Some people wonder what would happen and actually did it. They put it for 3 months. Israeli artist Sigalit Landau and her family had always had a thing for the Dead Sea. They believed it had mysterious and magical capabilities.
They often took trips there and one day they decided to submerge a Victorian-era gown in the Dead Sea. After three months of documenting, Sigalit finally pulled it out. This Israeli artist had a very incredible idea: she photographed the results.
A photo series came out of it and she gave her the name Salt Bride, and it’s easy to understand why. The salt quickly began to be absorbed by the gown, turning it in a crystal dress. She said the dress looked “like snow, like sugar, like death’s embrace.” The gown which was black at the beginning, completely changed color.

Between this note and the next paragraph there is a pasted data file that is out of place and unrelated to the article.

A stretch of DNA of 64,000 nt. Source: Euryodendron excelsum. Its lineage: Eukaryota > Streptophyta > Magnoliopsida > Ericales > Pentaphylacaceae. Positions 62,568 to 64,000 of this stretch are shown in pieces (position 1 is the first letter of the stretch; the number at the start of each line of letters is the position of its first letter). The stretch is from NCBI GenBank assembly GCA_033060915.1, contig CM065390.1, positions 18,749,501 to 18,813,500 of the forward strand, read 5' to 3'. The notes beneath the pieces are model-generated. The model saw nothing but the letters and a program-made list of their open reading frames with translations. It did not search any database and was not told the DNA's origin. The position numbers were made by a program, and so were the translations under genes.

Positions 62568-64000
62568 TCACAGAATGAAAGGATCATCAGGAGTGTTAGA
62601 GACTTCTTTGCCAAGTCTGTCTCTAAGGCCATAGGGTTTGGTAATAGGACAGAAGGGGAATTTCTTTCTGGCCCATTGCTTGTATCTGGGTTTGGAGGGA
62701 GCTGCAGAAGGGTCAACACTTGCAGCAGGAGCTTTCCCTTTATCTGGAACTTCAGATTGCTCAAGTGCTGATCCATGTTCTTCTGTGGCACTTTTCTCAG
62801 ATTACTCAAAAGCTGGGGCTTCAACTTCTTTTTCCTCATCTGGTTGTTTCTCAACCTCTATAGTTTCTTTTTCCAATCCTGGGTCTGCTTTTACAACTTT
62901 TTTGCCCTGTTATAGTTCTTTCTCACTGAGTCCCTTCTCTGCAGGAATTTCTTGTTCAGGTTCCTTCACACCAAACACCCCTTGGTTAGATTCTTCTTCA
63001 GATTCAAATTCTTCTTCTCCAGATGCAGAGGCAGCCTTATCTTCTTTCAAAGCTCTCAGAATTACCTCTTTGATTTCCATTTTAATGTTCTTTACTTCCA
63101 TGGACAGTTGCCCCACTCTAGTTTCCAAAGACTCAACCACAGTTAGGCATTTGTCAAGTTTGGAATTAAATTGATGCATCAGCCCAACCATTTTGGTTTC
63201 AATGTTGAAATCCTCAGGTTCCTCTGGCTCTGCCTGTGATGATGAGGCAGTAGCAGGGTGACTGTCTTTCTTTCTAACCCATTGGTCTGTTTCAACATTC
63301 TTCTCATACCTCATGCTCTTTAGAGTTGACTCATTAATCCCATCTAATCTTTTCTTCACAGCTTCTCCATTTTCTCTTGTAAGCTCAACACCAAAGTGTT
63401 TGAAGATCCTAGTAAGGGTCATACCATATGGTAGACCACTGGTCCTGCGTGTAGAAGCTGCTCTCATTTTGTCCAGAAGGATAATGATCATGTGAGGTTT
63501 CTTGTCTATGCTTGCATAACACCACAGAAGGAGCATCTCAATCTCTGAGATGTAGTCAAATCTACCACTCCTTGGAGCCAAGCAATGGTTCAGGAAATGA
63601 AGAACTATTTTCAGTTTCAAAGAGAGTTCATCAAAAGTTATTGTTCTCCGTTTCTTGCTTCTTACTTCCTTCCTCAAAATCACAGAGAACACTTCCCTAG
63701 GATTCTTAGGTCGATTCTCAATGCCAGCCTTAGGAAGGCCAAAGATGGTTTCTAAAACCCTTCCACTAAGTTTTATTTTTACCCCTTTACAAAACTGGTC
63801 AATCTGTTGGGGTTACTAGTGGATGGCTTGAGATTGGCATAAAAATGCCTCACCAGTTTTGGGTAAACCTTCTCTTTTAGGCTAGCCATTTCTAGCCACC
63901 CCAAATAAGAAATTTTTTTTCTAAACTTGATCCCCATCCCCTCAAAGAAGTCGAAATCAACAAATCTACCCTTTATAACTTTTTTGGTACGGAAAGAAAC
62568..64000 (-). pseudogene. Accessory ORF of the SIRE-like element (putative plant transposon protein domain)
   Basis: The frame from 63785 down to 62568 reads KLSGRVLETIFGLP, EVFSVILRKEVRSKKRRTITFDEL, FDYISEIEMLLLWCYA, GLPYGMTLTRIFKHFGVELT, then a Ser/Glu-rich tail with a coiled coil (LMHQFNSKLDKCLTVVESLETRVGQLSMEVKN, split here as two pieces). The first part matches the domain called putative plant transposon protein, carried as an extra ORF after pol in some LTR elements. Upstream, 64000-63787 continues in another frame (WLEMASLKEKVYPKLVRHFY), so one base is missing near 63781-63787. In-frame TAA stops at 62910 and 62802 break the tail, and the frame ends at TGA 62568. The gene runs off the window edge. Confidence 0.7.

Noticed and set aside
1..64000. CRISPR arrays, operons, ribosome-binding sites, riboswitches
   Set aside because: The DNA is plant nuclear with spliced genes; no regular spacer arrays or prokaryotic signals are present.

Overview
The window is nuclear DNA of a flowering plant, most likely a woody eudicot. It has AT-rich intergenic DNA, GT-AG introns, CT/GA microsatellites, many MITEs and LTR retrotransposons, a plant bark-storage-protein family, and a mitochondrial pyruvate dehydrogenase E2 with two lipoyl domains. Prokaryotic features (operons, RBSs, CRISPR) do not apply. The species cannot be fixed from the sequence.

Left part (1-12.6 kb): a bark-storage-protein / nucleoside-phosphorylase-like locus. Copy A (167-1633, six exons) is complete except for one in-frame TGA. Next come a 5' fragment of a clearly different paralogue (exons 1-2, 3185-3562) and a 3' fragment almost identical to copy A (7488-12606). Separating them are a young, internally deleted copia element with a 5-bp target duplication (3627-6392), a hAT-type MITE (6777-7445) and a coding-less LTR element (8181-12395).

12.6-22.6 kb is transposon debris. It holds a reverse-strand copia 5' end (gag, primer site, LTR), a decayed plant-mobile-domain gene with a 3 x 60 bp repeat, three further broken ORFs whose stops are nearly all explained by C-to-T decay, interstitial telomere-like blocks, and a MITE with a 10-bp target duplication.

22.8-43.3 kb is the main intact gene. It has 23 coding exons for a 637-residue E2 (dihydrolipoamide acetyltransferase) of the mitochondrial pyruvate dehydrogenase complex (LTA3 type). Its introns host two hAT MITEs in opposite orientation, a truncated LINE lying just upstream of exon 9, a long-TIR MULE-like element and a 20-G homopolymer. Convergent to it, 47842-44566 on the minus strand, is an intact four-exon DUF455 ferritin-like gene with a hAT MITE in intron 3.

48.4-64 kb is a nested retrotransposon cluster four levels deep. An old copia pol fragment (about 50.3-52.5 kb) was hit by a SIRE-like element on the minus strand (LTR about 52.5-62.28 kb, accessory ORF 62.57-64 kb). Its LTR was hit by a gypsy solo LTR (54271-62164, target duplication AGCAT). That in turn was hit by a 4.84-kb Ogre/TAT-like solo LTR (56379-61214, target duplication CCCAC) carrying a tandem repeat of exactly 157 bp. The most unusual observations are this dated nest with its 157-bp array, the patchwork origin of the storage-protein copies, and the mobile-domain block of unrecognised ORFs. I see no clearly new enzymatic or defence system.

To get an inspiration, she watched S.Ansky’s 1916 play, The Dybbuk. The story tells the story of a young hasidic woman who is possessed by a former lover, while engaged with a very rich man. The salt represents the supernatural force overtaking the black dress and turning it into an amazing white wedding dress.
It is so beautiful that it should be displayed in a museum. Indeed, the photo series is displayed in a museum. You can see it at the Marlborough Contemporary in London, England until September. It is drawing large crowds. The change in the dress could only be seen once it was taken out from the water.